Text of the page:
The ability to fluently decode words, numbers or symbols that have been presented in an encoded format (e.g., visual symbols for text, haptic symbols for Braille, algebraic expressions for relationships) takes practice for any learner, but some learners will reach automaticity more quickly than others. Learners need consistent and meaningful exposure to symbols so that they can comprehend and use them effectively. Lack of fluency or automaticity greatly increases the cognitive load of decoding, thereby reducing the capacity for information processing and comprehension. To ensure that all learners have equal access to knowledge, at least when the ability to decode is not the focus of instruction, it is important to provide options that reduce the barriers that decoding raises for learners who are unfamiliar or dysfluent with the symbols.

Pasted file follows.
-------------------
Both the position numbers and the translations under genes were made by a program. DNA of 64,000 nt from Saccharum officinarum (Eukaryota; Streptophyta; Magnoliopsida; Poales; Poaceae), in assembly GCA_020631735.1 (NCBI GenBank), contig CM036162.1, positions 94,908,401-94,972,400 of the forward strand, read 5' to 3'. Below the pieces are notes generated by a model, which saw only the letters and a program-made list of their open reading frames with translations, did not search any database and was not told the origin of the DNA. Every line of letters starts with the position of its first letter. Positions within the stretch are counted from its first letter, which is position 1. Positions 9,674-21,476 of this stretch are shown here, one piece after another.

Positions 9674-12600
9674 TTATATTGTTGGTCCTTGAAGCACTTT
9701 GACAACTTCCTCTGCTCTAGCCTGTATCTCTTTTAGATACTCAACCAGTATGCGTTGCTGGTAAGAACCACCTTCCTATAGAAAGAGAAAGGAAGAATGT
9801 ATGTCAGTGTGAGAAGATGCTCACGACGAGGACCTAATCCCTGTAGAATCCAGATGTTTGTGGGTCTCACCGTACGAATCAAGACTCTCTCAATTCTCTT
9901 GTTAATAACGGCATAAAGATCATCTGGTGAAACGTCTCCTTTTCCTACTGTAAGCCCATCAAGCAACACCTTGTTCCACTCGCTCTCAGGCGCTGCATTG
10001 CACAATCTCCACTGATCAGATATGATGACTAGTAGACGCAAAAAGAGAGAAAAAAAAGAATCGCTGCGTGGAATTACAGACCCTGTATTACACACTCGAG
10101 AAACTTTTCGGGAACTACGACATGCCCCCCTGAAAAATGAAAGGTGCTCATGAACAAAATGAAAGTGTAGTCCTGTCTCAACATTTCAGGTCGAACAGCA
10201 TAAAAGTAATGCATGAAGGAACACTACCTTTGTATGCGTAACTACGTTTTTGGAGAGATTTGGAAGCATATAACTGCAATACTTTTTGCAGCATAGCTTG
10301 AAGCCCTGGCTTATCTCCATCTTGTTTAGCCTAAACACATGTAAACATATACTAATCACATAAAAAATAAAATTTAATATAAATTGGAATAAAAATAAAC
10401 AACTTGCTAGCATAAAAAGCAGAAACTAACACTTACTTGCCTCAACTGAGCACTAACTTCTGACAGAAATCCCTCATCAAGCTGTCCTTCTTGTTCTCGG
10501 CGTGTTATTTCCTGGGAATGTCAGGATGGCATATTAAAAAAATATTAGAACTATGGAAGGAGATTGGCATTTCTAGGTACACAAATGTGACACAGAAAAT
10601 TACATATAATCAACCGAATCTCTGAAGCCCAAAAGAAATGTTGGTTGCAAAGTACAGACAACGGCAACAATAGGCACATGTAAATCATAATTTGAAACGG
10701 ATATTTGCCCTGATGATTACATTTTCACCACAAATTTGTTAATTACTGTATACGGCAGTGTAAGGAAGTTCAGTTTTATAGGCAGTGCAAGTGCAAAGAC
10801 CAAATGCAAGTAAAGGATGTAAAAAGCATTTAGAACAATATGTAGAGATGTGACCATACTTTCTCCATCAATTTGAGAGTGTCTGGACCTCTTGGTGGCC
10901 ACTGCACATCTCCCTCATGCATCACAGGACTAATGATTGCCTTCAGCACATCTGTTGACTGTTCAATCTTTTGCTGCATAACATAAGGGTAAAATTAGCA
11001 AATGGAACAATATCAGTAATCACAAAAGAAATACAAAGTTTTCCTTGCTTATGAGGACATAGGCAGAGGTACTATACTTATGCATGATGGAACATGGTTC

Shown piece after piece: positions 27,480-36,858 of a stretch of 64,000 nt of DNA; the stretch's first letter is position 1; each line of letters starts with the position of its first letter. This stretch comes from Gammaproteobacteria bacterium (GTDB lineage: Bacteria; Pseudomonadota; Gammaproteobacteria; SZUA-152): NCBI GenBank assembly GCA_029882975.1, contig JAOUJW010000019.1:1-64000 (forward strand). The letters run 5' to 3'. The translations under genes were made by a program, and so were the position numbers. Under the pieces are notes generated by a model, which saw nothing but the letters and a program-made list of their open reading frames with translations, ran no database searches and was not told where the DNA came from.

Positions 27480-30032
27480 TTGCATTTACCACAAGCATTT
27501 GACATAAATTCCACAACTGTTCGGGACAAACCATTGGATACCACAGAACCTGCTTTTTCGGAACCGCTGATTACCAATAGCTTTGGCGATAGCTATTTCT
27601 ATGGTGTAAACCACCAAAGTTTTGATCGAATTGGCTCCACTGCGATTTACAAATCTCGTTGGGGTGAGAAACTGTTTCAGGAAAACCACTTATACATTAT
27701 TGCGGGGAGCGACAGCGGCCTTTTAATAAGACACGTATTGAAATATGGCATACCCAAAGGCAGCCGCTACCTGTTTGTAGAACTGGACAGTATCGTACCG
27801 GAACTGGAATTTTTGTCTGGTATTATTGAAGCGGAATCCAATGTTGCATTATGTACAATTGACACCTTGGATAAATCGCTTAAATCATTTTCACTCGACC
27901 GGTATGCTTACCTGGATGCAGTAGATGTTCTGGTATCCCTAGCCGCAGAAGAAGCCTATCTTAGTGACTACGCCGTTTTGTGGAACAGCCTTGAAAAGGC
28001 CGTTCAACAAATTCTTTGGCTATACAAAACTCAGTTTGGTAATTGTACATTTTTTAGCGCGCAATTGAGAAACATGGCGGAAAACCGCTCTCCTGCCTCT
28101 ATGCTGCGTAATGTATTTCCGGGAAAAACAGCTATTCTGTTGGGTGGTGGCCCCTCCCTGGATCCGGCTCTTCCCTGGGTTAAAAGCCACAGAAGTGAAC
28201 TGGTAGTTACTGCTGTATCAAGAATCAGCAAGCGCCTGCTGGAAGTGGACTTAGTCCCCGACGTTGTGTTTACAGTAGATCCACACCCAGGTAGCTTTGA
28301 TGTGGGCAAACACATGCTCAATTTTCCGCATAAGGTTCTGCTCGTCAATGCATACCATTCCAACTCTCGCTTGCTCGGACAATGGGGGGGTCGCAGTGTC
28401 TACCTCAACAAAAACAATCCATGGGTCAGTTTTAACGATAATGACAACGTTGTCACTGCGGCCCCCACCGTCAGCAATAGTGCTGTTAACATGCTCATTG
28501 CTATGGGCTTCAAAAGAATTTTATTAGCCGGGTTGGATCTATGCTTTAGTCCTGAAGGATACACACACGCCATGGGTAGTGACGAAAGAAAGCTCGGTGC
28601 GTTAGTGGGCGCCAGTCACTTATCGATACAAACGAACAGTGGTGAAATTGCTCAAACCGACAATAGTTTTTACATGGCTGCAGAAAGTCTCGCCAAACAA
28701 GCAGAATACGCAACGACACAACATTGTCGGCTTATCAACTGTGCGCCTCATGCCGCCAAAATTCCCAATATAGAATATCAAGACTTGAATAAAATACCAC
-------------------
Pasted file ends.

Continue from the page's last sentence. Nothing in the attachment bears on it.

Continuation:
- Allow the use of Text-to-Speech
- Use automatic voicing with digital mathematical notation (Math ML)
- Use digital text with an accompanying human voice recording (e.g., Daisy Talking Books)
- Allow for flexibility and easy access to multiple representations of notation where appropriate (e.g., formulas, word problems, graphs)
- Offer clarification of notation through lists of key terms